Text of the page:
Most folks know that salt is somehow critical to human survival. However, it wasn’t until reading Mark Kurlansky’s book, Salt, that I became aware of just how integral this substance is to the healthy functioning of our bodies and, consequently, the major role it has played in human affairs throughout much of recorded history. As far as our bodies are concerned, the average adult human contains just over a half pound of salt or, as Kurlansky calculates, roughly 3 or 4 salt shakers. However, in the natural course of things, we lose this salt and must take action to replenish it.
Without salt, we get weak, develop headaches, progressing to light-headedness and then to nausea. Ultimately, if deprived long enough, we die. However, we never explicitly crave salt. Before animal husbandry was practiced, humans ate wild animals and were able to get enough salt naturally through this meat. However, once humans began raising animals on farms, the animals were no longer free to roam and find sources of salt for themselves. As animals also require salt in their diets (e.g. a cow needs about 10x the amount of an adult human), early man began to take an interest in sourcing salt directly. It is unclear how we, as humans, first became aware of our salt dependency but it seems that by following the trails of salt-seeking herbivores, early man was able to track down sources of salt, be it in liquid or rock form.
Salt became one of the earliest traded commodities and, for millennia, it remained a major force in international trade. Today, given our knowledge of both chemistry and geology, sourcing salt is no longer as challenging. Straight up salt at the supermarket is pretty cheap and most of us consume way more salt than the minimum our bodies require. That said, not all salts are the same and there is a difference between what one generally finds at the supermarket and naturally harvested salts.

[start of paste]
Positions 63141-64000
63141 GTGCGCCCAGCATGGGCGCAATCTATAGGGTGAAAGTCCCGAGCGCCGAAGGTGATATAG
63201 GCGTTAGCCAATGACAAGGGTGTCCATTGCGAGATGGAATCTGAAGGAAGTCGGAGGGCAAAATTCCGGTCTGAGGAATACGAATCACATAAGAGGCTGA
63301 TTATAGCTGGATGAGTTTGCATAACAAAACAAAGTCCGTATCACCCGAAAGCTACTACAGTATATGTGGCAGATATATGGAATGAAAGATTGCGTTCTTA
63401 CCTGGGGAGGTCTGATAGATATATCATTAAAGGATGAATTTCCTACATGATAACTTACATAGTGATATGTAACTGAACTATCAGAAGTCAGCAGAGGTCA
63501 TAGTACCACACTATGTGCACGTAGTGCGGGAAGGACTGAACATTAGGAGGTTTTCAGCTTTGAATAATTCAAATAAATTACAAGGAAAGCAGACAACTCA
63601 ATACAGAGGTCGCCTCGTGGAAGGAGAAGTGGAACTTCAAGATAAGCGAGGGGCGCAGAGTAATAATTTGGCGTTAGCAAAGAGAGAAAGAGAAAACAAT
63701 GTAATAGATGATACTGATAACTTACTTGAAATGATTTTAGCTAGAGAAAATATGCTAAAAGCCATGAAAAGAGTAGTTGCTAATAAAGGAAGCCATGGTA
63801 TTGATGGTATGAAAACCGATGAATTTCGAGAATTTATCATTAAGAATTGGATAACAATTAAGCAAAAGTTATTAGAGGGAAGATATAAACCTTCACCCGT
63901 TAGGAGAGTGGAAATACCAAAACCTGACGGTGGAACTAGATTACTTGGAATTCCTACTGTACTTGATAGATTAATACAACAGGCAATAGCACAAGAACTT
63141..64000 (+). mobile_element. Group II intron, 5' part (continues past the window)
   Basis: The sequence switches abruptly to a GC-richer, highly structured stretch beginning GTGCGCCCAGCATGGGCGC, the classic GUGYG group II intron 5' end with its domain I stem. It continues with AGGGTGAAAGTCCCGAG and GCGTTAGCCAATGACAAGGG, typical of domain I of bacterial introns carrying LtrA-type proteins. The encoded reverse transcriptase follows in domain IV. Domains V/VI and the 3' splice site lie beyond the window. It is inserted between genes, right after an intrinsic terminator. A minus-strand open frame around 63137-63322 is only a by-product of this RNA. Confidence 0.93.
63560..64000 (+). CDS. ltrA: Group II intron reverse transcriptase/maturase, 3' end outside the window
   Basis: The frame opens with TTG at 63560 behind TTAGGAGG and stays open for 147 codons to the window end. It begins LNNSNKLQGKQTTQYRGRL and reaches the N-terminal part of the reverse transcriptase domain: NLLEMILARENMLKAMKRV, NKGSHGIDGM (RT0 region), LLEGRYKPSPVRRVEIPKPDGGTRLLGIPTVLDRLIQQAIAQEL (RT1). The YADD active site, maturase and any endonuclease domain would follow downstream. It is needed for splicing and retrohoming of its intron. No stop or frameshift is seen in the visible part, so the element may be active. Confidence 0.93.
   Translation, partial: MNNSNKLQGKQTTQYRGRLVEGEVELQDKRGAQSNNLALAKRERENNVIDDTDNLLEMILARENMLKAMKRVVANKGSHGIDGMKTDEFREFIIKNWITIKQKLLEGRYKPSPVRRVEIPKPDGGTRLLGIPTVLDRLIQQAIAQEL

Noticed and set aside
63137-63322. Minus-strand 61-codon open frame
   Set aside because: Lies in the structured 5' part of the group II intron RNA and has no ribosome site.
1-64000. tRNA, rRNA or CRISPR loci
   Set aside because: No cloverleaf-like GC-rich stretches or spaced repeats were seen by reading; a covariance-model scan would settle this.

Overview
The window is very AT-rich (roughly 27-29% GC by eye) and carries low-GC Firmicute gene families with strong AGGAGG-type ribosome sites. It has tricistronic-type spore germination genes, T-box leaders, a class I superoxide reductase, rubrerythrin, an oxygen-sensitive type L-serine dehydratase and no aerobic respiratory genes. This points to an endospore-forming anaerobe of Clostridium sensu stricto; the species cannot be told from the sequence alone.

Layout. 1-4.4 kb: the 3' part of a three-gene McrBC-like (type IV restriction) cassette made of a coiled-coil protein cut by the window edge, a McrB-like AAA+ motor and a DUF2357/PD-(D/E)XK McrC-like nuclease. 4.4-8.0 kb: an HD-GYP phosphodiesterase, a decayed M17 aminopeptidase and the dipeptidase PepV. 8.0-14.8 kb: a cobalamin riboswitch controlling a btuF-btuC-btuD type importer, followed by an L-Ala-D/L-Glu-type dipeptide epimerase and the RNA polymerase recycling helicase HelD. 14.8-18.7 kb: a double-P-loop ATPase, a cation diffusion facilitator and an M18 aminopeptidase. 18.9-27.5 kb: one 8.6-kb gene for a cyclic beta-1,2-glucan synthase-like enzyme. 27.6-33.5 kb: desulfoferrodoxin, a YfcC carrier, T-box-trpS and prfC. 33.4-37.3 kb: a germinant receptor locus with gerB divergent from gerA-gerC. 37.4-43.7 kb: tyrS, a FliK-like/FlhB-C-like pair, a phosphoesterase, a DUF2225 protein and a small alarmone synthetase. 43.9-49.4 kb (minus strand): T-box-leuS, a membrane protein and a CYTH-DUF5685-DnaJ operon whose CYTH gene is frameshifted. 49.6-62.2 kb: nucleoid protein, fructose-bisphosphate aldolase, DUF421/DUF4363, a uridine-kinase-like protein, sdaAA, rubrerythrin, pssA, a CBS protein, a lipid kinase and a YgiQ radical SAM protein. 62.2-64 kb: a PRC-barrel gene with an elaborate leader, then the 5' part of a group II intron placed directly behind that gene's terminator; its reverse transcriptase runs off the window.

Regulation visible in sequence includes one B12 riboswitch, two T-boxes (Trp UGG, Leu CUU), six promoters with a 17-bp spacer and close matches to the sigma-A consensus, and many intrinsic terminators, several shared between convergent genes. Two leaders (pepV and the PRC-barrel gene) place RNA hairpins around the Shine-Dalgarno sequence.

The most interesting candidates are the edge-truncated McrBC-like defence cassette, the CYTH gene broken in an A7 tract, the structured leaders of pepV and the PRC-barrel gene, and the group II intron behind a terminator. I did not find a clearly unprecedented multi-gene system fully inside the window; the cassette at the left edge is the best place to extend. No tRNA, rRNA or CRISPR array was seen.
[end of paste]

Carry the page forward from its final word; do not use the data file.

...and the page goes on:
In her book, CookWise, Shirley Corriher explains what makes table salt and sea salt different. To summarize her excellent description: most table salts are “dense cubes.” In contrast, salts that are harvested from the surface of a body of water (fleur de sel, Maldon, etc.) are four-sided crystals. As moisture evaporates from a salt flat, the salt crystals begin to take shape as hollow squares. This square then sinks a little bit and another slightly smaller, four-sided square grows on top of that. Gradually, a hollow pyramid structure is built.
Corriher relates that the difference between table salt and sea salt is like the “difference between an ice-cube and a snowflake.” According to her research, “about 90 percent of granular salt dropped onto an inclined surface bounces off, while 95 percent of the flaky pyramid form sticks to the surface.” The other main difference between granular table salt and sea salt – the former is almost purely sodium chloride (i.e. salt) whereas the latter contains sodium chloride and other minerals. The variety and quantity of those minerals depends on where the salt is sourced from. Not only does this lead to variations in flavor and appearance but, as Corriher points out, additional minerals helps encourage gluten development in bread baking.
Bread was an important early food staple for humans and salt was important not only for its mineral content but also because it played a critical role in controlling yeast activity. Before the advent of canning and refrigeration, salt was also critical for the preservation of food, another reason why this commodity was a major driver of international trade. Salt is used to cure prosciutto and salami (the former through exterior application, the latter by being mixed into the ground meat), preserved lemons and vegetables and to dry fish, among other foodstuffs. In fact, another book by Mark Kurlanksy, Cod, details how the ability to preserve that fish allowed humans to embark on lengthy sea voyages and explore the world.
In summary – salt is not only critical to our diets but it has played a critical role in our collective history. For more interesting details on the exact extent of its role, definitely check out Mr. Kurlansky’s book – I have only been able to relate a few of the interesting tidbits he was able to uncover. And, stay tuned for my second salt installment as I taste through some of the more unusual salts we have at the shop!
April 8, 2011: For part II of this post, please click here.